So, this idea of the Free Soil Party is premised on the idea that there is free soil, free labor, and the whole ‘free soil’ is a synonym for Indian land that's been converted. It's not just at the level of land-grant, but this is a national phenomenon. As America expands west, in American expansion, Americans understood the republic as something that needed to expand, that as the population group would require new territory, and that people believed they'd been given this God-given space that was “unsettled,” and that the republic then was bringing modernity to an unsettled continent, and this was part of the mission. I think having that national conversation, realizing the extent to which the republic at its foundation depended on dispossessing Native people and its primary institutions, or primary parts of this republican experiment, like the land-grant college, were utterly dependent on dispossessing Indian people. Having the national conversation – I would think something that would be ideal to me would be something along the lines of The 1619 Project that looks at both a combination of scholarly work talking about this phenomenon and popular journalism. There’re some really excellent Native journalists out there working now: Rebecca Nagle, Julian Brave NoiseCat, there are a bunch of Native journalists who are working. So some sort of combination that has a national focus would be helpful.

Paul (29:59):

Yeah, that sounds fantastic and really interesting because one of the things that hit me as you were talking, Michael, is that it's not just that the land-grant is a public good. It's a democratic good, and this “free” land available was part of a democratic experiment – and needing to think together the growth and the foundation of democracy, together with the dispossession of Native Americans, I just think is absolutely essential that these things be brought together. Because as you were saying, just with the anecdote from Wisconsin, growing up from the white settler side, it was like, “Why do they have rights that we don't have?” It was considered this outrage that the Natives could do spear fishing and fish at times that we can't fish at. And just the lack of consciousness there is so huge, to bring it to a wider perspective, I think it would be just essential.

Michael (30:46):

Yeah, I think for sure, one thing that's funny about that – so you remember how angry people were, how there was a lot of violence – the funny thing now is if you go to Red Cliff, like I mentioned, they have a summer industry on tourism, so you would have people, on the one road on the reservation, you'd have people protesting or out on the lakes. Now, if you go to the reservation in summer, there's white families walking around. They're just around the reservation because they’re visiting the national park. People have gotten to a place now where they are past that. Somebody who would have been really angry in 1988, now they're taking their family to vacation there in the 2020s. So yeah, that definitely requires some education.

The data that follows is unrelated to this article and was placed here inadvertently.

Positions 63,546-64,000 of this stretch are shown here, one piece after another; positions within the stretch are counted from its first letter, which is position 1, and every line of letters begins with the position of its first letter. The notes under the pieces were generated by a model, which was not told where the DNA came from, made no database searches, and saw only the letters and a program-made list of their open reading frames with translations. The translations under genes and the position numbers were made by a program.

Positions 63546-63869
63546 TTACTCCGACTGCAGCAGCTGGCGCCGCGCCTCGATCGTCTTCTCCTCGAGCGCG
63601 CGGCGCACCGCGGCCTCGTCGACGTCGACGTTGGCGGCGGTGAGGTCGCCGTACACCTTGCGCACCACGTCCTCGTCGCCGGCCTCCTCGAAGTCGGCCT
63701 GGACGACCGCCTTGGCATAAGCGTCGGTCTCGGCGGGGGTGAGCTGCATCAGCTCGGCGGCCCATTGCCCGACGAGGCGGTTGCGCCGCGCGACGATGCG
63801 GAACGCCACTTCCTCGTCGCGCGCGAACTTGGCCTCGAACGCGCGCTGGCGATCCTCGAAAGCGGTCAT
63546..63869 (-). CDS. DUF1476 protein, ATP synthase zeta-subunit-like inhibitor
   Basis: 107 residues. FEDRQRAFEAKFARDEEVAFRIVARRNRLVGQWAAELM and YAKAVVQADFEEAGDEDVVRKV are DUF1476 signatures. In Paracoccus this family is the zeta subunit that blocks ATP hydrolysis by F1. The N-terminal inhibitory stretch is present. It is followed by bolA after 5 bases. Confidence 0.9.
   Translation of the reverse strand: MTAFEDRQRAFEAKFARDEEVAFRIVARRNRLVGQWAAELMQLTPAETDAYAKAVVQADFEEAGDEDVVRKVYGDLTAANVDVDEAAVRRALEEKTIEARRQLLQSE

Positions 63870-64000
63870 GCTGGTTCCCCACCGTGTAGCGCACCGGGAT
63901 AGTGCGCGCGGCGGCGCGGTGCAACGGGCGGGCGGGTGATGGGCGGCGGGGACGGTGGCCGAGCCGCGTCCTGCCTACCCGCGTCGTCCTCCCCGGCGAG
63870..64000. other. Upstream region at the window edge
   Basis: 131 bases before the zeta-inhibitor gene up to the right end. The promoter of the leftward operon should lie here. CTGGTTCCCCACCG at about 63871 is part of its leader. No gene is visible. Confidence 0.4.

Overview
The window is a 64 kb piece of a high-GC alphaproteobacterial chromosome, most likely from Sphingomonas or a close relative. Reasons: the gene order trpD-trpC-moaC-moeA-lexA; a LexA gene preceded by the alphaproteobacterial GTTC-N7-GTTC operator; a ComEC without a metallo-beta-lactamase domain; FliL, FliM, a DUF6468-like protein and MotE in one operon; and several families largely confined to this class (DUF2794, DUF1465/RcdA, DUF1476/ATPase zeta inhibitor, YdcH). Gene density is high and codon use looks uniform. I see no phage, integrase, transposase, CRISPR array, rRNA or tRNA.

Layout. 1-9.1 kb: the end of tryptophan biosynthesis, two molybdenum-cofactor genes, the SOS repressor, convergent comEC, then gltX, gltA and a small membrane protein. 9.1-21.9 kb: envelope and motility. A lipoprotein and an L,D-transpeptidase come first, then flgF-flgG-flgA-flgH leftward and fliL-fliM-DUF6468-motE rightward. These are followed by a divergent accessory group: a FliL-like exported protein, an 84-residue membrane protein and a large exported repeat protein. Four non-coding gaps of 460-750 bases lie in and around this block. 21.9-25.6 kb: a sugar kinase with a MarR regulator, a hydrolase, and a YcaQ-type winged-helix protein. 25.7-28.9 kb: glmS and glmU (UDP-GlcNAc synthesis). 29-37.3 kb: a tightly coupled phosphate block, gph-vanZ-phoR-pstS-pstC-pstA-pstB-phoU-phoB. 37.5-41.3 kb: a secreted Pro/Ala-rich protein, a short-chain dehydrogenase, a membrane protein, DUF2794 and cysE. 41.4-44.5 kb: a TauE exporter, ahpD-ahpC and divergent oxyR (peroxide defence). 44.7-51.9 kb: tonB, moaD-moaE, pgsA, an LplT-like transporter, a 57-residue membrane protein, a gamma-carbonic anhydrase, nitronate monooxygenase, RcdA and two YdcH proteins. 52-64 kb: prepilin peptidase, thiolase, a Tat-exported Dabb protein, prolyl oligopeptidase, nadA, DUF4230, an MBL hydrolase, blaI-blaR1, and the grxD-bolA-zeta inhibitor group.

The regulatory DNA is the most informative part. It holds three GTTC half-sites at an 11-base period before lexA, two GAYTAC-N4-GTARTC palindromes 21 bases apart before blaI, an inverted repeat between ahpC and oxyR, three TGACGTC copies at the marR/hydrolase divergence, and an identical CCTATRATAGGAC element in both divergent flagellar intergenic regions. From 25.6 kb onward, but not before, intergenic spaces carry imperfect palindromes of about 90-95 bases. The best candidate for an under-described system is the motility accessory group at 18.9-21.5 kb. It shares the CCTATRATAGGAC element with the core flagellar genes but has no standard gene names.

Paul (31:32):

Yeah. Fantastic. Jon, anything you want to add?

Jon (31:34):

No, I think that's a really great idea. The thought that occurred to me was some kind of national conference might also be something that would be productive. Once we're able to have people come to campus, to get people here from land-grant institutions, from affected communities, and begin having this kind of conversation at a level. I think because, as you know, the evidence establishes that Cornell is the leading figure here, that it is incumbent upon us to sort of take a leadership role there. And I think that's right. Yeah. So that's a great thought and I really appreciate that. And I appreciate your time today. Wonderful to have you on here with us and to learn from you. I'm really looking forward to the new book. Can we plug it for you?

Michael (32:16):

Yeah. It's called Seeing Red: Indigenous Land, Western Expansion, and the Political Economy of Plunder.

Paul (32:21):

When is Seeing Red going to appear, Michael?

Michael (32:23):

I’m doing copy edits right now, so I'm almost done. So I probably will have it in production into the fall and probably a year from there.

Paul (32:31):

It takes a while.

Michael (32:32):

I've got an article called “Seeing Red” in the Journal of the Early Republic that’s out right now that actually covers the 1837 treaty, and looks at that one treaty. But that's a micro example of the entire treaty process, all the treaties that Cornell benefits from.

Paul (32:46):

Great, well, thank you for the conversation, Michael.

Michael (32:48):

Thanks for having me.

Paul (32:49):

And thanks for joining me again in the pod, Jon.

Jon (32:51):

Thank you very much

Paul (32:52):

Great having you both.

The Humanities Pod is a production of Cornell’s Society for the Humanities, introducing you to some of the new work, the current conversations, and the latest ideas of the humanists here and around Cornell. The Pod is produced by Tyler Lurie-Spicer. Our music is from the Continuing Story of Counterpoint by David Borden, performed and recorded by Mother Mallard’s Portable Masterpiece Company. Our thanks go to the College of Arts and Sciences, and the Cayuga Nation.

Cornell is located on the traditional homelands of the Gayogo̱hó:nǫ' i.e. the Cayuga Nation. We acknowledge the painful history of Gayogo̱hó:nǫ' dispossession and honor the ongoing connection of Gayogo̱hó:nǫ' past and present to these lands and waters.